The products of the fibrinogen proteolytic degradation are known to inhibit the platelet aggregation [1]. Being the product of the intermediate stage of the fibrinogen-fibrin polymer conversion, fibrin-monomer strongly affects the platelet activity due to two very active sites in its molecule. These sites are formed by the proteolytic cleavage in sequence the N-temini of the fibrinogen Aα and Bβ chains and release of the fibrinopeptides A and B [2]. Low molecular weight products of the fibrin-monomer proteolytic degradation are considered to be promising compounds for the platelets inhibition. Unfortunately the industrial fibrin-monomer can not be degradated by proteolytic enzymes (such as trypsin, plasmin, thrombin, and etc.) due to its high polymerization tendency. Therefore, the alternative techniques for controllable modification of the fibrin-monomer structure should be found to produce peptides with the high antiaggregating activity and without polymerization tendency.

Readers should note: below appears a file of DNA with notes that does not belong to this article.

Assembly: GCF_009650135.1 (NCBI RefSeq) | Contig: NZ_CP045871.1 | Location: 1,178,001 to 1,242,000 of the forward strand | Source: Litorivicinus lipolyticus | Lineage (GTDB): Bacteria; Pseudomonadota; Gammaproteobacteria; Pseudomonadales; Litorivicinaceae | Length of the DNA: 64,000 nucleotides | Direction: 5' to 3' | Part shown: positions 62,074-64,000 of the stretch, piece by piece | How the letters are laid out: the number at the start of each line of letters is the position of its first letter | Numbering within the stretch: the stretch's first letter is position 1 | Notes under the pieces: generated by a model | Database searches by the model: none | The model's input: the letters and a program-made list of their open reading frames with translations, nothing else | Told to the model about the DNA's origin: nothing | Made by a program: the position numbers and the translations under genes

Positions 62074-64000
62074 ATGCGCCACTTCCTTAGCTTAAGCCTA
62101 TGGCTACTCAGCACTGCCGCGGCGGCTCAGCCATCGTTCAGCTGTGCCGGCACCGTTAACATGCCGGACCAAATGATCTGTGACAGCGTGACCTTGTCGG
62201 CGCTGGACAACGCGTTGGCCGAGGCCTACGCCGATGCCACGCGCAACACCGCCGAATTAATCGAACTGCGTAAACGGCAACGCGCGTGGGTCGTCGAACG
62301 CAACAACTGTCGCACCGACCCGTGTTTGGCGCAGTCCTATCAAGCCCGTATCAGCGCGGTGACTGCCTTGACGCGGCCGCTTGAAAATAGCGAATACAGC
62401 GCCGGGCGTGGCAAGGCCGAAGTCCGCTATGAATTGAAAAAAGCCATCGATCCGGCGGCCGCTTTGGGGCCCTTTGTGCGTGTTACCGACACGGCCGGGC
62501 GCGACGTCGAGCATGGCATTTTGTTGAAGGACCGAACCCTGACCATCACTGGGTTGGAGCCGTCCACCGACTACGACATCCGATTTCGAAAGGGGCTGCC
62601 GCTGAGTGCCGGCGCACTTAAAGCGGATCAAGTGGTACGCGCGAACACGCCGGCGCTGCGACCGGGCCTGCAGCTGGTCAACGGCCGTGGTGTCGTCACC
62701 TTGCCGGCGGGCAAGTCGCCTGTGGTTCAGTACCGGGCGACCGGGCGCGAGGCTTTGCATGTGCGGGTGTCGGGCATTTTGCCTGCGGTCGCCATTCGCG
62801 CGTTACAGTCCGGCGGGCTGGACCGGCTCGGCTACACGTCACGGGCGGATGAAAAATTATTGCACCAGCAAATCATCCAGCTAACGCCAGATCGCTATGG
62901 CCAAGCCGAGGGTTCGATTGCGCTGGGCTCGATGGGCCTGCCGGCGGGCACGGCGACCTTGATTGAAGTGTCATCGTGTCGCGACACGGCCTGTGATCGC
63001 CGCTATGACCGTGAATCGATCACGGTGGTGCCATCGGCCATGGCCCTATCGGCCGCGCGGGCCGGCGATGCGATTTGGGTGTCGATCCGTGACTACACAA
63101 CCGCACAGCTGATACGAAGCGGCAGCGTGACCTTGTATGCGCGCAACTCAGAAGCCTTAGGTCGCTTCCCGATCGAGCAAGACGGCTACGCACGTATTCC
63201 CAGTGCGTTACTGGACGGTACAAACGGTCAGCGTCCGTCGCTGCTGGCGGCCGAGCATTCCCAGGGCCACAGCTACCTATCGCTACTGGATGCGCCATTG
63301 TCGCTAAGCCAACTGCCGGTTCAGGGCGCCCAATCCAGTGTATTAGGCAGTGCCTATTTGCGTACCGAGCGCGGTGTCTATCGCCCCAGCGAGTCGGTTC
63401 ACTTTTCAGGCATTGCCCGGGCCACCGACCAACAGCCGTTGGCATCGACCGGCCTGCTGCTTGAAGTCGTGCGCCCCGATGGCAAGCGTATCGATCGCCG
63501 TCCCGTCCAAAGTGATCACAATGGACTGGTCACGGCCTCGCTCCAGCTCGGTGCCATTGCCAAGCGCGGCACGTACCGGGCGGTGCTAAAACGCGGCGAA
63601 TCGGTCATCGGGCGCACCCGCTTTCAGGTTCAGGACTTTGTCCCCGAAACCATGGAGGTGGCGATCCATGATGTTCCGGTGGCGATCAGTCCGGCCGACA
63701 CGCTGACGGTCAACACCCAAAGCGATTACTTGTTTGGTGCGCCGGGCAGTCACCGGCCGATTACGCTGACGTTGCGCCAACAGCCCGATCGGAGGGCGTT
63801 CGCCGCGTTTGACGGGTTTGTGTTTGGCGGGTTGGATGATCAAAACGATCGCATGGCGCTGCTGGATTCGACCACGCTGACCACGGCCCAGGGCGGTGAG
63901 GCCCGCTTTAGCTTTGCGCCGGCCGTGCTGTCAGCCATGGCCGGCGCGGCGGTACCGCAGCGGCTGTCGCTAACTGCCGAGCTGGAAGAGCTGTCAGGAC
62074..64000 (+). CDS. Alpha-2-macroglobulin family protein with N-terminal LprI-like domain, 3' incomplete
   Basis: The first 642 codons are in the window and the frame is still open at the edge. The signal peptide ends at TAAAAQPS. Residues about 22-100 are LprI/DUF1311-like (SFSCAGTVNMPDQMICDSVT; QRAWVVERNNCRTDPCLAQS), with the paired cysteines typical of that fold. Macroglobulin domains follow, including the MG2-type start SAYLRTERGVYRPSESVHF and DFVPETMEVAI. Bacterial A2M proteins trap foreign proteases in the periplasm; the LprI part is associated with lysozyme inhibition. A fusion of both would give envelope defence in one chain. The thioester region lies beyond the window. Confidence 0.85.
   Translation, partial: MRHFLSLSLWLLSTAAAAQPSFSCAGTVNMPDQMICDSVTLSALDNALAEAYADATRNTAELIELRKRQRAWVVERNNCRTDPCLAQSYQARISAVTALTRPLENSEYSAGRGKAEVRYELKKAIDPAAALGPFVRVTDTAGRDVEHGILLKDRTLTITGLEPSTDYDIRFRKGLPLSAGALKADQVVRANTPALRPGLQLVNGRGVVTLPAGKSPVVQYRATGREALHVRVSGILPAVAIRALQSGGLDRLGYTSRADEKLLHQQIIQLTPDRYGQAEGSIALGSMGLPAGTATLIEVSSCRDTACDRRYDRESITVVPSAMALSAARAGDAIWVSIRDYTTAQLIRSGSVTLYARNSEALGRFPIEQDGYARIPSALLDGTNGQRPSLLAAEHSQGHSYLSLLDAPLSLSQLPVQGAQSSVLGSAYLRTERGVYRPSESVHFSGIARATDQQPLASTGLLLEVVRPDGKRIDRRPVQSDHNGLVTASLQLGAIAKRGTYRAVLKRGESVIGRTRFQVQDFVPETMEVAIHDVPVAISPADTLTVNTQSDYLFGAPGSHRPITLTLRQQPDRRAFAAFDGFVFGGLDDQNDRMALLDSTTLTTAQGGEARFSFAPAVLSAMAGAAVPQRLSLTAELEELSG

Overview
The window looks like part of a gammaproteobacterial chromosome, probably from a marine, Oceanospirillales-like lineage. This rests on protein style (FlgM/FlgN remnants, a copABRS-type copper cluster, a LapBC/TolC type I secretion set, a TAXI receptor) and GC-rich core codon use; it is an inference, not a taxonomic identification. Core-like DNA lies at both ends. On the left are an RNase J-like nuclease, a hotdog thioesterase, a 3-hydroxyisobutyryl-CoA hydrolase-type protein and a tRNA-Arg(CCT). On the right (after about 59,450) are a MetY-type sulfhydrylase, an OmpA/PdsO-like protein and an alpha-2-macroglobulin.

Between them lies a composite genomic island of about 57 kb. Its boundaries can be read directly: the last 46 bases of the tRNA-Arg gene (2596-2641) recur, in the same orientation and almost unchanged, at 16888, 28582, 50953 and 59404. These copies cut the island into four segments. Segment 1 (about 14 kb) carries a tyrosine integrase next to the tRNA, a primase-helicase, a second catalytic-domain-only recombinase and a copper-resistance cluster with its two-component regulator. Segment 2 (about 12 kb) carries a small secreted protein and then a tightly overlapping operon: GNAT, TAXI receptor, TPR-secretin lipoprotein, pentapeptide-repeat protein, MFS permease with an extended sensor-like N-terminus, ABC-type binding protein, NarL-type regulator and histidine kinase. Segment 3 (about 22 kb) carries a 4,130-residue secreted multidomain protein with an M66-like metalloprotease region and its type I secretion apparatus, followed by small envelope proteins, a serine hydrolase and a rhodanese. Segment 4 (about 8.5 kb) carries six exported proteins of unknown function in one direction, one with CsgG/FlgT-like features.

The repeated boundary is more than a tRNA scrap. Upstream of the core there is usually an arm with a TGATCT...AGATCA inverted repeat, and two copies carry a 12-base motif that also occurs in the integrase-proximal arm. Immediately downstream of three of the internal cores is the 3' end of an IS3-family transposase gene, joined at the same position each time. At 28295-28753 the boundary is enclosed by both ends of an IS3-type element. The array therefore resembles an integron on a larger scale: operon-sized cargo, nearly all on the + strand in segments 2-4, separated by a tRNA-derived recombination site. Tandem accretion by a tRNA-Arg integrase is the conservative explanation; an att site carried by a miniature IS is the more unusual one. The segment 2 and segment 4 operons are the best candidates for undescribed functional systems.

The natural renewable biopolymers chitin and, especially, chitosan are very promising for technological and industrial applications such as agriculture, food processing, cosmetics production and others [3, 4]. Chitosan, linear heterocopolymers of β-1,4-linked 2-amino-2-deoxy-D-glucopyranose and 2-acet-amido-2-deoxy-D-glucopyranose units, has many unique biological properties namely high biocompatibility with living tissues, biodegrability, ability to the complexation, and low toxicity. In medicine and pharmaceutics the water-soluble low molecular weight chitosans (less than 10 kDa) are usually required. These substances can be used as immune response-modulating or antibacterial agents, sorbents, radioprotectors, and for the production of microcapsules, thing films, and substrates for cell cultures [3, 4]. To produce the low molecular weight chitosans (LMWC) several techniques, including chemical, enzymatic, and radical treatment have been suggested [5]. Simple and rather low-cost chemical treatment is a conventional method, however toxic wastes and environment contamination are inherent in the chemical chitin and chitosan processing as well as in all techniques mentioned above. Besides, the chemical treatment is very time consuming and usually takes several hours. Thus, the development of the effective techniques for quick and environment friendly chitosan degradation is the burning issue of the day.